The Black Petticoat Society Talks Colonial Williamsburg
The Black Petticoat Society, a TURN: Washington’s Spies fan group, interviewed Past and Present host Rachel West for their TURN-related podcast. The group discussed Colonial Williamsburg’s role as Philadelphia on the hit AMC show as well as other initiatives across the Foundation. For more information on the Black Petticoat Society and TURN: Washington’s Spies, click here.
28 Apr 2016
Declaration of Independence
Hear the Declaration of Independence read in its entirety by renowned Thomas Jefferson interpreter Bill Barker.
22 Jun 2015
Colonial Williamsburg is embarking on its first-ever Halloween experience. The infamous pirate, Blackbeard, has returned to seek revenge after members of his crew were tried and executed in Williamsburg.
14 Oct 2015
Every Home a Distillery
What do you use to wash the baby, clean the house, color your hair or serve for breakfast? If it’s the 18th century, the answer is alcohol. Professor Sarah Meacham describes her research for the book “Every Home a Distillery.”
13 Apr 2015
Most Popular Podcasts
Cancer: That Painful and Lingering Disorder
Options for cancer detection and treatment were few in the 18th century. Medical Historian Sharon Cotner lays out some of the common practices in this week’s show.
27 Apr 2015
The Business of Death
The funeral industry arises from a combination of necessity, sentimentality, and vanity. Dr. Kelly Brennan Arehart describes the path of America’s death business, and the early vestiges still with us today.
30 Mar 2015
Sweet Tea & Barley
Sweet Tea & Barley is Colonial Williamsburg’s newest restaurant located in the Williamsburg Lodge. Chefs Anthony Frank and Sean Gonzalez chat about what went into creating a new southern-inspired restaurant and some of the dishes they put on the menu.
28 Dec 2015
What if the British had Won?
In 1776, England had every expectation of winning a war with her upstart American colonies, and rightly so. And what if the war had gone their way? This is the premise of a class of fiction called “alternate history,” and Director of Publications Paul Aron has found some food for thought in its reimagined histories.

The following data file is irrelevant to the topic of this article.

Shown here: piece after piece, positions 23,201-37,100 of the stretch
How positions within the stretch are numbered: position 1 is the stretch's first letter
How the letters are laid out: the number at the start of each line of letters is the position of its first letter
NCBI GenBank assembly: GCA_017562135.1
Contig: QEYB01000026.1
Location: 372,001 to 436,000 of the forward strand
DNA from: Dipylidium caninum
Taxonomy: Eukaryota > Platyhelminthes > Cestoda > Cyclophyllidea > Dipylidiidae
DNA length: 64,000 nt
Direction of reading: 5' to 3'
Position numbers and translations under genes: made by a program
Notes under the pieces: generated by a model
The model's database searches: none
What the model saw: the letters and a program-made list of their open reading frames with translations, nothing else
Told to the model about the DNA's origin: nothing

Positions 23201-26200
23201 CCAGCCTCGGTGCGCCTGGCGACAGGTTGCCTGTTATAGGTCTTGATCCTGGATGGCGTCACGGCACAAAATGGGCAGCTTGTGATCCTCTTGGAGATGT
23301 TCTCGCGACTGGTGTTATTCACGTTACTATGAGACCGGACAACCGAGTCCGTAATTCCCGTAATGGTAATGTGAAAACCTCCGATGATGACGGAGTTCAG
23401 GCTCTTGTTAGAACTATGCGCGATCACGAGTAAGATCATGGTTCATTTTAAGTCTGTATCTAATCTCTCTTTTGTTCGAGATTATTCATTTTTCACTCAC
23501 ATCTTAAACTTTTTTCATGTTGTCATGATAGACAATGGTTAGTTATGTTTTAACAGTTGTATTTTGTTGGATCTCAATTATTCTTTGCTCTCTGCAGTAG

17 Mar 2014
The Madness of King George III
King George is remembered as “The Mad King,” and “The King Who Lost America.” Was he insane, or did his doctors mistreat a medical condition? Author Ed Crews examines the evidence in his article “The Poisoning of King George” in the journal Colonial Williamsburg.
10 Jun 2013
George Washington’s Wallet
What was in George Washington’s wallet? Long before the establishment of a standard American currency, there was trade, barter and credit. How were these financial activities handled with the myriad coins and metals in circulation?
19 Jan 2015
The Bloody Battlefield
More gruesome than the injuries of battle were the means of mending them: field medicine offered no anesthesia, no modern antiseptics, and no antibiotics. David Podolfino interprets the life and duties of the military surgeon.
23 Jun 2014
Cannibalism at Jamestown
A gruesome relic informs a desperate history. Historic Jamestowne’s Senior Archaeological Curator Bly Straube describes the find that let scientists and historians confirm the tales of cannibalism in America’s fledgling years.
6 Jan 2014
Shortages of sugar, rum, gunpowder, textiles, tea and china were among the inconveniences suffered by colonial Americans during the Revolution. Historian Lou Powers describes the deprivations and the substitutions.
14 Oct 2013
Spies in the Library
Research Librarian Allison Heinbaugh stalked the stacks of the John D. Rockefeller Jr. Library looking for evidence of spies and spycraft in the 18th century. The bibliography she compiled tells its own story of loyalty, secrecy, and stealth.
4 Aug 2014
Importance of Portraying African American History
Stephen Seals joins to discuss some of the powerful African American programming available during Black History Month and beyond in 2016. Hear some of his favorites and why it’s so important to tell the stories of half of the population of Williamsburg in the 18th century.
17 Feb 2016
George Washington Sneezed Here
The common cold was a nuisance our forbears suffered in much the same way we do today. But what remedies were uniquely colonial? Eighteenth-century apothecarist Robin Kipps shares the causes and eases for the cold.
9 Jun 2014
The Mystery of the Gravestones
Two gravestones are unearthed during a construction project. Historians and curators work to solve the mysteries below. Emily Williams tells their story.
3 Oct 2011
An Apprentice at the Millinery Shop
Draping, cutting, sewing, and trim: these are the hallmarks of the milliner and mantua-maker’s craft. Apprentice Sarah Woodyard is near completion of her apprenticeship, and at the threshold of attaining journeywoman status.
2 Jun 2014
The Education of Thomas Jefferson
The third president completed studies at William and Mary 250 years ago, and went on to create a college of his own. Professor Susan Kern describes what he learned and what he later built.
25 Jun 2012
A Talking Kitchen: History Speaks at the Wythe House
Listen closely in this kitchen. In it, objects speak of their owners and of their makers. Tools speak of technology and ability. Small personal items speak of meager comforts in a hard life. Curator Amanda Keller worked to outfit the Wythe Kitchen and imbue it with a richly layered history.
28 Apr 2014